My previous article “Law Firm IT Spend – Getting it Right”, gave an overview of achieving the right level of IT spend by considering typical spending levels, discussing how to capture and analyse your current spend and giving suggestions for dealing with over-spend. But what if the analysis demonstrates that you need to spend more?
This might be due to earlier underinvestment or a new business initiative or strategic decision. There is nothing wrong with such an outcome if it is based on sound analysis. However, the Partnership and senior management will always be wary of increased spending on any business cost, so you will need to present a convincing business case for any proposed increase in IT spend.
I was recently invited to speak at The Law Society’s Law Management Section conference. My topic was “Getting value from IT investments”.
Quantifying the return on investment from IT projects is a minefield many of us have tried to address, but while those efforts are often used to build a business case prior to embarking on projects, it is often the case that these justifications are not a true reflection of the cost / value that technology investments represent and nor are they assessed post go-live.
While preparing the presentation, I was reminded of the “Man in a barrel” gift that Christel Aguila, IT Director and Partner at Winckworth Sherwood LLP brought back from the Philippines for her team and the need to never make assumptions!
Having a strong IT capability is critical to all organisations, now more than ever. But like any budget category, you don’t want to overspend, and you need to invest effectively. For law firms, IT spend is likely to be the third largest expenditure category behind premises and staff so ‘Getting it Right’ needs to be taken seriously.
You are likely to know how much you are spending on IT however, is it a sensible amount? Every firm is different and budgets can go up and down from year to year. However, a general guideline can be useful to help determine whether your level is right.
We attended – and facilitated – at a most informative Legal Practice Management (LPM) event yesterday, where Rupert Collins-White analysed the results of the 2018 Legal IT Landscapes, research aimed specifically at mid-sized law firms. More than 80 firms responded to the survey – the results are probably fairly representative of the market as a whole.
Interestingly enough, there were repeated mentions of, and considerable interest expressed in AI and the “hype” technologies, by far outranking mentions of more “old tech” systems, such as case management, practice management and document management. Most noticeable was the change of focus from the more boring aspects of tech, such as infrastructure and last year’s buzzword, “cloud” and a change of focus to the application layer particularly in areas where business processes can really benefit from technology.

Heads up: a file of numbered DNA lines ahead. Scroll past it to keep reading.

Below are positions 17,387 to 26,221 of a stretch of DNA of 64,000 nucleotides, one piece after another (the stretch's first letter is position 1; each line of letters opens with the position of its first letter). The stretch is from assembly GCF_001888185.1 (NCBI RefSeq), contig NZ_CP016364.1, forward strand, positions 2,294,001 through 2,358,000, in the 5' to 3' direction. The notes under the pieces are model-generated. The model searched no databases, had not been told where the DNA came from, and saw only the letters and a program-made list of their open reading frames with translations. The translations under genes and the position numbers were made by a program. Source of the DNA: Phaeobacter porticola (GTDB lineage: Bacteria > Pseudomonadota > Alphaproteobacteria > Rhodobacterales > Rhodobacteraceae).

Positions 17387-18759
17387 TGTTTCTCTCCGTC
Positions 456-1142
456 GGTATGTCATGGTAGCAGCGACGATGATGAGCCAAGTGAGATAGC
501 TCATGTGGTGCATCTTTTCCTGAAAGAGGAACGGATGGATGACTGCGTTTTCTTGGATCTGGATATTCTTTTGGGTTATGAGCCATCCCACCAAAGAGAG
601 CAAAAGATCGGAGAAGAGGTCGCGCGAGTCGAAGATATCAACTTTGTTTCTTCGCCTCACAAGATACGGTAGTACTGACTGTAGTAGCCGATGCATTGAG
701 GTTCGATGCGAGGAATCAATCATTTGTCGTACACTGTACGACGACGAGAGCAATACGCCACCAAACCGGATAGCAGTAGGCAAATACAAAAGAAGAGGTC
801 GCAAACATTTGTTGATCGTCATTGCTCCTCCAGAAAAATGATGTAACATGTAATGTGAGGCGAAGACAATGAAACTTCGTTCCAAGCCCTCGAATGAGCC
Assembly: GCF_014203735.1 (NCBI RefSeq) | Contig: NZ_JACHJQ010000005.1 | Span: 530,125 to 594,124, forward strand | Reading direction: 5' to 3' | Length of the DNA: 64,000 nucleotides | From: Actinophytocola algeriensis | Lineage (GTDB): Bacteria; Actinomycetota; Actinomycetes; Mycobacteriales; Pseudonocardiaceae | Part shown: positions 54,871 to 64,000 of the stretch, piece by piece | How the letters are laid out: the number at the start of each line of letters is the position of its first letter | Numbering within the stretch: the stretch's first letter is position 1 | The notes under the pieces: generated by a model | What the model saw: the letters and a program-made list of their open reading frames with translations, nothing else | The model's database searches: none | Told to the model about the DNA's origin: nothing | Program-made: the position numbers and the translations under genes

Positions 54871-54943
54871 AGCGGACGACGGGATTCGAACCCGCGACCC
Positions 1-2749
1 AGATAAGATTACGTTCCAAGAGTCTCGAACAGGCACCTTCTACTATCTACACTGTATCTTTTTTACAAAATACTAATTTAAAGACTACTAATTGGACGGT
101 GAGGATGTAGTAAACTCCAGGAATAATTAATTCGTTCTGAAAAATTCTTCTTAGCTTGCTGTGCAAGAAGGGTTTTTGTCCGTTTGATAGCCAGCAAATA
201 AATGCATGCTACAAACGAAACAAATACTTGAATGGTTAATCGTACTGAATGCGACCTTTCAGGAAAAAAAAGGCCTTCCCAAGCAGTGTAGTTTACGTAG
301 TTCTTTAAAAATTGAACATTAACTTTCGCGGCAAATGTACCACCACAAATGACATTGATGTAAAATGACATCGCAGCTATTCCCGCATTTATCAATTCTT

In the context of this article Due Diligence is the careful examination of a company / solution and the evaluation of all associated risk before becoming involved in a contract or business arrangement.
Why Due Diligence?
Choosing a new IT solution or Service Provider is fraught with danger and committing to a lengthy contract solidifies and extends the risks.
I was not surprised to see Microsoft’s admission that developing new features for the Mobile version of Windows 10 was “no longer a focus” this but it is a shame to see. I had a Windows phone for several years and found it to be very good. I moved back to iPhone when the iPhone 7 came out as several “silver bullet” apps which I used which were removed from the Windows 10 app store at about this time (and yes I wanted a iWatch …) and it was becoming more obvious that app vendors were not going to get on board with Windows 10.
The most frustrating thing I found with moving back to the iPhone was that the Microsoft Apps available on IOS were better than the Apps they provided on their own operating system so for me the writing has been on the wall for some time.
However, personal views aside, the most concerning issue for IT professionals is the seeming ease in which major technology companies can and will chop and change their strategy and offerings.
Ransomware is a type of malware (malicious software) designed to block access to a computer or its data unless a ‘ransom’ is paid. It might do this by locking your system or by encrypting your data. The ransomware typically enters a computer through a Trojan. An unsuspecting user can introduce a Trojan in a number of ways such as through opening an email attachment, clicking on a link in an email, visiting a bad or compromised website, downloading infected files or using a USB stick which was found lying in the car park or lobby.
Ransomware is not new with the first example in the late 1980s being spread using infected floppy disks which were sent to recipients by post. However, our reliance on digital information, more sophisticated coding, improved networks and the involvement of criminal gangs and possibly even foreign governments has made ransomware a growing threat.
A ‘virtual’ IT Director is someone who is there for you as and when required without the need to hire someone into this position as a full-time employee with all of the associated costs. They can work for you as needed whether a few days a month, more regularly or simply on an ad-hoc basis. They could work fully on-site or sometimes remotely, whichever suits your organisation.
Many organisations have IT teams that are constantly overstretched. They are in ‘fire fighting’ mode – constantly reacting to immediate tasks with no time devoted to proactive actions. The result is a lack of time spent on important issues such as the organisation’s business strategy, the long-term IT strategy and staff development. Such teams tend to work as they always have without time for continuous improvement or innovation.